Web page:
Centre-left leader Anthony Albanese claimed victory in Australia's general election Saturday, as voters angered by climate inaction pulled the plug on a decade of conservative rule.
"The Australian people have voted for change" said the 59-year-old Labor leader, promising a less pugilistic form of leadership and a raft of reforms to make the country fairer and greener.
With almost two-thirds of the votes counted, Albanese was set to lead the largest party in parliament, but had yet to secure an outright majority.
The election was a stinging rebuke for Prime Minister Scott Morrison, who admitted it was a "difficult" and "humbling" night for his conservative coalition.
His Liberals lost seats to Labor across the country, but they suffered the most painful defeat at the hands of climate-focused independent candidates in a string of once ultra-safe conservative urban seats.
The so-called "teals" – mostly women – ran on pro-environment, anti-corruption and pro-gender equality tickets.
"What we have achieved here is extraordinary," said Zoe Daniels, an independent who claimed victory in a once safe Liberal seat in Melbourne.
The teals tapped into deep seated anger in wealthy suburbs of Sydney and Melbourne at Morrison's unbridled support for the coal industry, despite three years of climate-worsened bushfires, drought and floods that upended life for millions.
Treasurer Josh Frydenberg was in danger of becoming their biggest scalp – all but conceding as his seat in Melbourne was projected to fall to teal independent Monique Ryan.
'Fires And Floods'
"People are saying the climate crisis is something they want action on," said an elated Australian Greens leader Adam Bandt.
"We have just had three years of drought, and then fires and now floods and then floods again. And people can see it, that this is happening and it's unfolding."
Albanese has vowed to end Australia's "climate wars", adopt more ambitious emissions targets, introduce a federal corruption watchdog and extend to indigenous people a constitutional right to be heard on national policy-making.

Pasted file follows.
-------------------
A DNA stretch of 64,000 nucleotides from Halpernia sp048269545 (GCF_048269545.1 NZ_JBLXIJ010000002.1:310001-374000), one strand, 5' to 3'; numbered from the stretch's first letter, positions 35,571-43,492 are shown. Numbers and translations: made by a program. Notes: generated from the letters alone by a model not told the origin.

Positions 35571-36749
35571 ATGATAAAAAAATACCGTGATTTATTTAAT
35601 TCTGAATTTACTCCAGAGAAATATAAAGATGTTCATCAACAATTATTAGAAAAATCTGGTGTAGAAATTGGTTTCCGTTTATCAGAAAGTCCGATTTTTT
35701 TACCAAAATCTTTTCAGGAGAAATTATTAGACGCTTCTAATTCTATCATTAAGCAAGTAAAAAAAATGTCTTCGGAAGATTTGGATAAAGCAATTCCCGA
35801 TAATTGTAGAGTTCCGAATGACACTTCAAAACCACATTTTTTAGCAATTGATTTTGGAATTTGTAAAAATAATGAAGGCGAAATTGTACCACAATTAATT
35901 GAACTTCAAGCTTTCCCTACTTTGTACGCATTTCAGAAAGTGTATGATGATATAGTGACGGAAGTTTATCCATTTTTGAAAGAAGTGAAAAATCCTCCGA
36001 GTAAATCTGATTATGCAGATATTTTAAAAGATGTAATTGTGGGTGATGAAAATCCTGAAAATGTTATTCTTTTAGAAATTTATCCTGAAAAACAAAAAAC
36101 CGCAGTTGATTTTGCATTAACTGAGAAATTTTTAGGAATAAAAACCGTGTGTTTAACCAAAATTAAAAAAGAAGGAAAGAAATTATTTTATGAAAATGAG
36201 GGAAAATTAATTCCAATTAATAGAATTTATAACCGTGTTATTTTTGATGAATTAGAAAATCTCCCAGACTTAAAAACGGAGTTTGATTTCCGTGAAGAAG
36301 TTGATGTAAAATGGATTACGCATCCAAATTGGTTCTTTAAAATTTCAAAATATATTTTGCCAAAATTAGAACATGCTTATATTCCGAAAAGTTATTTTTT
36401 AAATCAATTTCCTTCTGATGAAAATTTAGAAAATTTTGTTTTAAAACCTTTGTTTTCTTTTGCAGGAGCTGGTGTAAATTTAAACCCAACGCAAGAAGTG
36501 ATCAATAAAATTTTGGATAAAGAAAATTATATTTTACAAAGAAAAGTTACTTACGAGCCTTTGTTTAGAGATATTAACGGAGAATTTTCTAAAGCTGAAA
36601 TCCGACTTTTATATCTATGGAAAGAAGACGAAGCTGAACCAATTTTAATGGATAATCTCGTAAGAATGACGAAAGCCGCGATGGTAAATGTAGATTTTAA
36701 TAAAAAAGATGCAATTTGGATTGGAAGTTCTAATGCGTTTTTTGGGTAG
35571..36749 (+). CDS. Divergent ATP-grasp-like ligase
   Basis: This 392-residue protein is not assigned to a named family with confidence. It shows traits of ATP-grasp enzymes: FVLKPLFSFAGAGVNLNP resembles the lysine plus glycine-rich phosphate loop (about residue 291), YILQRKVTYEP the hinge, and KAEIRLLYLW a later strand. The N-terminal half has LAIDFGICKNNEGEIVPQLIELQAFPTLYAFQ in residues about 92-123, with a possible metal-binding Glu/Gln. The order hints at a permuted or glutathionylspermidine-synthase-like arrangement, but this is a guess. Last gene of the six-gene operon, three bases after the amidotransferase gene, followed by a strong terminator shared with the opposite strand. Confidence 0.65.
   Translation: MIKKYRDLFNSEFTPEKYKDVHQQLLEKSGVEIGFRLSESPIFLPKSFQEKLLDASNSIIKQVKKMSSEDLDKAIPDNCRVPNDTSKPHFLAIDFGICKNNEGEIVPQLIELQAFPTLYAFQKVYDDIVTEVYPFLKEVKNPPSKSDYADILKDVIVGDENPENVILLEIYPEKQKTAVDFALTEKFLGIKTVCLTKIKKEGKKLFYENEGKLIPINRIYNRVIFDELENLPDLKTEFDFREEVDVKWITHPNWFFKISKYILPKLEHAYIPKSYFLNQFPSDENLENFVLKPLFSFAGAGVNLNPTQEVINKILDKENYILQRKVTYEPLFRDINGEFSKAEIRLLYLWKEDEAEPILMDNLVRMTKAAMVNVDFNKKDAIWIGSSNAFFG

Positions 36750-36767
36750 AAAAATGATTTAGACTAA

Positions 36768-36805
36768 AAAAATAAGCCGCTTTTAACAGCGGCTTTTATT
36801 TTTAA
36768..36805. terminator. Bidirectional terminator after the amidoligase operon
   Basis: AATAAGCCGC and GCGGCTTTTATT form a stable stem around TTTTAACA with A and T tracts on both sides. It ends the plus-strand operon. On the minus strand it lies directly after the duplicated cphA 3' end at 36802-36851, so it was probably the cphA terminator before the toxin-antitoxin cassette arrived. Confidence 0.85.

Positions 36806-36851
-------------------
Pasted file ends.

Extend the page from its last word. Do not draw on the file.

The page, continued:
He vowed to transform the country into a renewable energy "superpower".
But he has refused calls to phase out coal use, or to block the opening of new coal mines.
He may now have to cut deals with independents demanding deeper commitments that would risk the ire of the pro-coal and mining union factions of his party.
Albanese said he was "humbled" by victory.
Official projections indicated Labor had won 72 of the 76 seats it needs for a majority. With many votes still to be counted, it could yet secure a majority on its own.
"It says a lot about our great country that a son of a single mum who was a disability pensioner, who grew up in public housing... can stand before you tonight as prime minister," Albanese said.
"My mother dreamt of a better life for me. And I hope that my journey in life inspires Australians to reach for the stars," Albanese said, before trying to calm some of his more exuberant fans.
"I didn't think we'd get here tonight,” said Joan O'Donnell, a Labor member for 21 years, embracing her fellow branch members.
"The right wing has had power for too long."
Earlier Saturday, Albanese asked voters to give his centre-left party a "crack" at running the country, and urged people to spurn a "divisive" prime minister.
Australians "want someone who is fair dinkum, someone who will 'fess up if they make a mistake," said the Labor leader.
Albanese often notes he would be the first Australian with a non-Anglo or Celtic surname to be prime minister.
Voting in Australia is compulsory, enforced with an Aus$20 (US$14) fine but also rewarded at many booths that fired up barbecues to offer people a "democracy sausage".
The election decides who controls the House of Representatives, the Senate and who lives in the prime minister's "Lodge".